The great interest in botany and gardening in the early nineteenth century was reflected in the jewels’ naturalistic style. Sparkling flowers were also worn in the hair. This 19th-century diamond set cornflower pendant has a screw-fitting at the back, showing it was part of a bigger piece or set. Antique precious jewellery was often multifunctional; with detachable frames, the diamond-set flowers could be worn as a tiara, a necklace, or divided into smaller sections like brooches and pendants, bracelets,… Whatever would suit the occasion or the dress best.
Cornflowers have many links to history. In the period this pendant was made, the blue cornflower was identified with Prussia, partly due to the story that when Queen Louise of Prussia fled Berlin to escape Napoleon’s army, she hid her children in a field of cornflowers and kept them quiet by weaving them wreaths of these flowers. Cornflowers and poppies were often the only sign of colour in a devastated land, so, comparable to the Remembrance poppy worn in the UK and Canada, the Bleuet de France became a symbol of the armistice and a common symbol for veterans.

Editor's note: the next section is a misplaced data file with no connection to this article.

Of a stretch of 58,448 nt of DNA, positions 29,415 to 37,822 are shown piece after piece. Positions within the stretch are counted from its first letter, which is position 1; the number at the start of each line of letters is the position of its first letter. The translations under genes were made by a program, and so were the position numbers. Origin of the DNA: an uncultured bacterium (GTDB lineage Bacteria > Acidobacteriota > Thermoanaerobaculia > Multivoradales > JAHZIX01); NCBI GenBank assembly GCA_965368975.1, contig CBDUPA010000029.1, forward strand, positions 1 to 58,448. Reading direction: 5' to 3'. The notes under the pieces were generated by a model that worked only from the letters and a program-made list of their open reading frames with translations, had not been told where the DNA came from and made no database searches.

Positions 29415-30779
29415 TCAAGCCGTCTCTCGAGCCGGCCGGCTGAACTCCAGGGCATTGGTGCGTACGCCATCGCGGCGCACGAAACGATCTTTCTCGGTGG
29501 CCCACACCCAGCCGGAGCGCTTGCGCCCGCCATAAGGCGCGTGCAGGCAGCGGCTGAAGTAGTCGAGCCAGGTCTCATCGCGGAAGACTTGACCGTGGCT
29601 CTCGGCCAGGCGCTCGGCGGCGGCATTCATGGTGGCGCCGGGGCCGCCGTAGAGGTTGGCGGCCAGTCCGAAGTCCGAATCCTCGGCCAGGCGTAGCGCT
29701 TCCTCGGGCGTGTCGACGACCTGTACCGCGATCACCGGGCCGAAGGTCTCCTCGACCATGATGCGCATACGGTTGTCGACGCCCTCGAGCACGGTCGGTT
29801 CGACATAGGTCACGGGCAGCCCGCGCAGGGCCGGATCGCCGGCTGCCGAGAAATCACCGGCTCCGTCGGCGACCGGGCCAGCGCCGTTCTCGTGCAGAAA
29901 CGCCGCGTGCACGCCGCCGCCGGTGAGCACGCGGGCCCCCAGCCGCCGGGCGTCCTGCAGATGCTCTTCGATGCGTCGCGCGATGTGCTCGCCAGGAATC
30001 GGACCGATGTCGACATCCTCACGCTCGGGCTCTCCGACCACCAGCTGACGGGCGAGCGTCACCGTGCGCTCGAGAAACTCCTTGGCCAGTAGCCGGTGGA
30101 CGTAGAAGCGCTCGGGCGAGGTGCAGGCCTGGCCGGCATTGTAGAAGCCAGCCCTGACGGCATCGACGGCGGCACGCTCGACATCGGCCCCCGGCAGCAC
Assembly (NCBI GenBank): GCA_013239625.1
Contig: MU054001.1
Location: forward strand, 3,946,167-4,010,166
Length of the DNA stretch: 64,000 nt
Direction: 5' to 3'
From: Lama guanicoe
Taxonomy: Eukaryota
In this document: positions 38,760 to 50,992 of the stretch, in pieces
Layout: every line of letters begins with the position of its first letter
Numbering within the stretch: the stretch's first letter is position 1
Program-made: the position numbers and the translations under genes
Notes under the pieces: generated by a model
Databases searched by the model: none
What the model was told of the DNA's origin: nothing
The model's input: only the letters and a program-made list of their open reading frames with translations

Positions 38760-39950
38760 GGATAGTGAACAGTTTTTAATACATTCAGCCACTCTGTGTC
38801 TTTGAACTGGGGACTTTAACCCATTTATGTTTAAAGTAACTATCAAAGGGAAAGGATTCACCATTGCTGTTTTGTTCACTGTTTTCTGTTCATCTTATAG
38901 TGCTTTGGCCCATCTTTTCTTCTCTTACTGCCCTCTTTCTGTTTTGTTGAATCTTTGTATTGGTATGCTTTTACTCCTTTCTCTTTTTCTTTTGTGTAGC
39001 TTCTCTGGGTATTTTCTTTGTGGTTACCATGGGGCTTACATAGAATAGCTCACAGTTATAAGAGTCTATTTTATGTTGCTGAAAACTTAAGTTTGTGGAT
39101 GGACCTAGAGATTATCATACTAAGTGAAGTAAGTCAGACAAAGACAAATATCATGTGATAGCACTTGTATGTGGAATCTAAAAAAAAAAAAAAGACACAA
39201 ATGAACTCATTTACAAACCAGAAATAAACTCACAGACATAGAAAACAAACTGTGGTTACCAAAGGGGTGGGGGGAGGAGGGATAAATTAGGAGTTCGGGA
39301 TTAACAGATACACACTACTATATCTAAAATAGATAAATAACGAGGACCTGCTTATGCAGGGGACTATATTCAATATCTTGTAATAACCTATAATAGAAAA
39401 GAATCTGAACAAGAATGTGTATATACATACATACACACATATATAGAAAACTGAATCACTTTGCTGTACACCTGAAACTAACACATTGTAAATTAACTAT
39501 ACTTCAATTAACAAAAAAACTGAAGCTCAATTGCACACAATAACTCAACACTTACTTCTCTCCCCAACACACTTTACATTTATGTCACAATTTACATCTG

In the Language of Flowers, the cornflower symbolizes delicacy and timidity. It indicates that a message has a pure, innocent, or delicate intention. In Victorian England, dating websites didn’t exist, so young women wore a Bachelor’s button to signify that they were single. On the other hand, young men wore them when they were in love but unsure. If the flower faded too quickly, it was taken as a sign that their love was not returned.
The jewel-like colour named Cornflower blue is used to describe the tone of the most valuable sapphires. Sapphires generally have green or purple undertones, while a cornflower blue sapphire is said to be closer to “true” blue. It’s sporadic to find an untreated sapphire of pure blue, thus these gemstones are particularly prized.